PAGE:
How massage can reduce stress

Stress is ever present in many aspects of our lives these days. The cumulative effect of all our stresses makes it harder to have moments of calm. Although it is often hard to change those initial triggers, which include: work, sleepless nights with children, energy bills, and increasing costs of living, particularly all at once, it is important to understand how stress can impact us so that we can help our body recover and reset, restoring our energy and mental health.


How does massage help with stress?

There is promising data from biological studies looking at massage and its effect on brain chemistry, revealing improvements in levels of stress, anxiety, and depression.

Although much more research needs to be done around the subject, the findings support years of subjective outcomes experienced by many soft tissue therapists.

The powerful outcomes we observe on a daily basis should not be ignored, as it is ultimately the individual in the room that we aim to help and with support and treatment tailored to each client, we believe we can.

No two treatments are ever the same as we are all so different in body, mind and pain experience. But let's examine the potential benefits of massage to our all-important stress levels.

It is important to understand how stress can impact us so that we can help our body recover and reset, restoring our energy and mental health.

One study to find measurable data found a decrease in cortisol levels after a single session of massage in healthy young participants (Field, 2005).

A study of another demographic, cardiac patients with an average age of 58, also found that cortisol levels decreased following professional massage (Adib-Hajbaghery et al, 2015).

So what is cortisol?

Cortisol, a steroid hormone, is synthesised from cholesterol. Cortisol receptors (glucocorticoids) are present in almost all tissues in the body. Therefore, cortisol is able to affect nearly every organ system (Ramamoorthy, 2016):

  • nervous
  • immune
  • cardiovascular
  • respiratory
  • reproductive
  • musculoskeletal
  • integumentary

Cortisol has many functions in the human body, such as mediating the stress response, regulating metabolism, the inflammatory response, and immune function (Oakley, 2013).

What happens in times of stress?

The human body is continually responding to internal and external stressors. The body processes the stressful information and elicits a response depending on the degree of threat. This is a fantastic natural response to different situations and enables our body to cope with danger by switching off other less important systems giving our flight/fight response more energy by way of cortisol release.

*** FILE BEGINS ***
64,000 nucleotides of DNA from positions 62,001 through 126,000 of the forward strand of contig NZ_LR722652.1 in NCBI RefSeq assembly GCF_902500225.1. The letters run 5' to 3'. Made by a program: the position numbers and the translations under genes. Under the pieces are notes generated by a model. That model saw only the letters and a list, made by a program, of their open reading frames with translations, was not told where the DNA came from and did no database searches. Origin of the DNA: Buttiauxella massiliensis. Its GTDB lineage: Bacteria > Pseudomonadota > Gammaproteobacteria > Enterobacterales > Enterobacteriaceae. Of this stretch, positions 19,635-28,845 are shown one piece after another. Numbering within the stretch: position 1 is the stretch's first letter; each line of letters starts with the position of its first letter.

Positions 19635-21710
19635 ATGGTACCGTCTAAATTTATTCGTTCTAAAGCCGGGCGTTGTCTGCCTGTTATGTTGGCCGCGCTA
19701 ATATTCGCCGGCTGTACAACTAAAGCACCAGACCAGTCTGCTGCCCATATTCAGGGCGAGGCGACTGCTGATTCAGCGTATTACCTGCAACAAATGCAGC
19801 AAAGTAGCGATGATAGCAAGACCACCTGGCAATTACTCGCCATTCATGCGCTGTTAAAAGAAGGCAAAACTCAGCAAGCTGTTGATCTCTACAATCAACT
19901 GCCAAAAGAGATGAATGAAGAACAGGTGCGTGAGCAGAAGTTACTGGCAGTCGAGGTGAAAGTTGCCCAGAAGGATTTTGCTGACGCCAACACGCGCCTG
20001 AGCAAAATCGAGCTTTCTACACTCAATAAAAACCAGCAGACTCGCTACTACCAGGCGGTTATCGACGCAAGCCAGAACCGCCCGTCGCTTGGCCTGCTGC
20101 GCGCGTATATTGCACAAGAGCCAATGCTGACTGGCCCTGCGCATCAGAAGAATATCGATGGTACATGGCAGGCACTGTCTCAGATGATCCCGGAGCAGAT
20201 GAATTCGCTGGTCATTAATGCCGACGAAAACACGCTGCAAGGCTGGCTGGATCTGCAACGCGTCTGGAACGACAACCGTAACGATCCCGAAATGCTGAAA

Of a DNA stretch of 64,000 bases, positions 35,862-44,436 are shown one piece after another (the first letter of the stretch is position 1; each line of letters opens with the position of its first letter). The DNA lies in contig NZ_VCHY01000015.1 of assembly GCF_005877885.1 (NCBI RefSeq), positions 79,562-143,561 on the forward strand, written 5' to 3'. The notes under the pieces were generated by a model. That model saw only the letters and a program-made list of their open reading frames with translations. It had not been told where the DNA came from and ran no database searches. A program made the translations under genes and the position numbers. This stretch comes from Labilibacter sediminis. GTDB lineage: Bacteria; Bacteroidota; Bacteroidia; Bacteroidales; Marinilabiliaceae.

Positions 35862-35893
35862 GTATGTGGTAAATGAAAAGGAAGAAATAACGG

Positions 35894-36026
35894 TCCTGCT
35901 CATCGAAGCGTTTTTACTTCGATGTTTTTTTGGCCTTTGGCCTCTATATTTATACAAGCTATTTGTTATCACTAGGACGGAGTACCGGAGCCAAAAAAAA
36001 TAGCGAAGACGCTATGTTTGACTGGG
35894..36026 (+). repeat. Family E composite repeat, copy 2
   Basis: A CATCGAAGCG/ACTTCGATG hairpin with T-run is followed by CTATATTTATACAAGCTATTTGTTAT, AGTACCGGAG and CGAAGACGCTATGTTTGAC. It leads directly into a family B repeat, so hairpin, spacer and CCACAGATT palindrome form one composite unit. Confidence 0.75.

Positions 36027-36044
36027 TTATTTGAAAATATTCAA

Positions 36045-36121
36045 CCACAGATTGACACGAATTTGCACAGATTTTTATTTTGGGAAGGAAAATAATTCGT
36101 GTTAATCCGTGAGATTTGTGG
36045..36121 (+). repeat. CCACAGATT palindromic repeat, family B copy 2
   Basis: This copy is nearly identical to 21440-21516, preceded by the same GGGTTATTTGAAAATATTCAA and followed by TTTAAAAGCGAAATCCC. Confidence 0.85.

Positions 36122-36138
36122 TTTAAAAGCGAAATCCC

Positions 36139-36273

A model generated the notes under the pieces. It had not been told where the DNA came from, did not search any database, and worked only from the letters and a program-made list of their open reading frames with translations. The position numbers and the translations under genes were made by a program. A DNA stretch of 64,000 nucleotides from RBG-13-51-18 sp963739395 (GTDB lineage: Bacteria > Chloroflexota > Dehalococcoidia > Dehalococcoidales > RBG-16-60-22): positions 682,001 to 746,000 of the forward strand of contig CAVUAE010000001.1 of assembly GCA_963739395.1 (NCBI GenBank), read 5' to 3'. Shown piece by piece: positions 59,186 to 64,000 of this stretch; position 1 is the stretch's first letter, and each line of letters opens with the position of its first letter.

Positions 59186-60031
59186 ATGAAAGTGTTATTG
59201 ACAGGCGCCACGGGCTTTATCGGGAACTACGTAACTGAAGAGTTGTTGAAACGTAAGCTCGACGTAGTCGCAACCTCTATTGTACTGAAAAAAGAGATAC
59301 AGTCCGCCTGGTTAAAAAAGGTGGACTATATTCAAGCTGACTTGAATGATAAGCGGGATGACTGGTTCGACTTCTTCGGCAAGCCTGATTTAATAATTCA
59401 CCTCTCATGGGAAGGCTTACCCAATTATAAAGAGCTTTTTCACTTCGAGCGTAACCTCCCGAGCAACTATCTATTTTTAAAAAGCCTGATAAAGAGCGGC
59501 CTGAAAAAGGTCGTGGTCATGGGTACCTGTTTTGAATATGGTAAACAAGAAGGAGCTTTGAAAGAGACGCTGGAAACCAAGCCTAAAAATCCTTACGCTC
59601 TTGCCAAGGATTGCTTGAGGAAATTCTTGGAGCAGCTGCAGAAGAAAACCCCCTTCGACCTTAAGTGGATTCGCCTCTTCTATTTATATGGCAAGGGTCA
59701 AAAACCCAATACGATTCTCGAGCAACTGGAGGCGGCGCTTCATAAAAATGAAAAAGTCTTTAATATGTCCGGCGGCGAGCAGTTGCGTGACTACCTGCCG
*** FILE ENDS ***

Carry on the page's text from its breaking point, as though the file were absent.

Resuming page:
The body's autonomic nervous system regulates this action, and can be broken down into the sympathetic nervous system (SNS) and the parasympathetic nervous system (PNS). In times of stress, the SNS gets activated. The SNS is responsible for the fight or flight response, which causes a cascade of hormonal and physiological responses.

The PNS steps in to help lower the SNS and mostly works at night to help repair and recover. This is why sleep is really important as that is when the magic of repair happens! The SNS and PNS work in synergy like a seesaw effect, although with prolonged stress high levels of cortisol can disrupt this relationship. With prolonged or chronic stress the SNS becomes overactive and continues to release cortisol, keeping the body on high alert. This can lead to feelings of anxiety.

Other symptoms of prolonged high cortisol include:

  • weight gain, mostly around the midsection and upper back
  • weight gain and rounding of the face
  • acne
  • thinning skin
  • bruising easily
  • flushed face
  • slowed healing
  • muscle weakness

Considering these are all unwanted symptoms caused by constant stress, it is great that we are able to do something about it with just a single massage treatment.

Further studies are needed to determine the longer-lasting effect of massage therapy, however, if we take these results and use them to add improvements to the management of our daily stress then this will have beneficial effects on our physical health and wellbeing.

Book a massage today and improve your stress.


  • Adib-Hajbaghery, Rahman Rajabi-Beheshtabad, and Abolfazl Ardjmand ARYA Atheroscler. Comparing the effect of whole body massage by a specialist nurse and patients’ relatives on blood cortisol level in coronary patients. 11(2): 126–132. 2015.
  • Field T, Hernandez-Reif M, Diego M, Schanberg S, Kuhn C. Cortisol decreases and serotonin and dopamine increase following massage therapy. Int J Neurosci.115(10):1397–413. 2005.
  • Oakley RH, Cidlowski JA. The biology of the glucocorticoid receptor: new signaling mechanisms in health and disease. J Allergy Clin Immunol. Nov;132(5):1033-44. 2013.
  • Ramamoorthy S, Cidlowski JA. Corticosteroids: Mechanisms of Action in Health and Disease. Rheum Dis Clin North Am. 42(1):15-31, vii. 2016

The views expressed in this article are those of the author. All articles published on Therapy Directory are reviewed by our editorial team.

Share this article with a friend
Northolt UB5 & Uxbridge UB8
Written by Laura Dalby, Portable Wellness Room Ltd
Northolt UB5 & Uxbridge UB8

I have a BSc in Injury rehabilitation, a level 5 diploma in sports massage and am qualified in acupuncture, cupping and pregnancy massage. I have seen the industry evolve over my 10 years practicing and would like to show you how soft tissue treatments can improve your body and mind.

Show comments

Find a therapist dealing with Massage therapy


All therapists are verified professionals

All therapists are verified professionals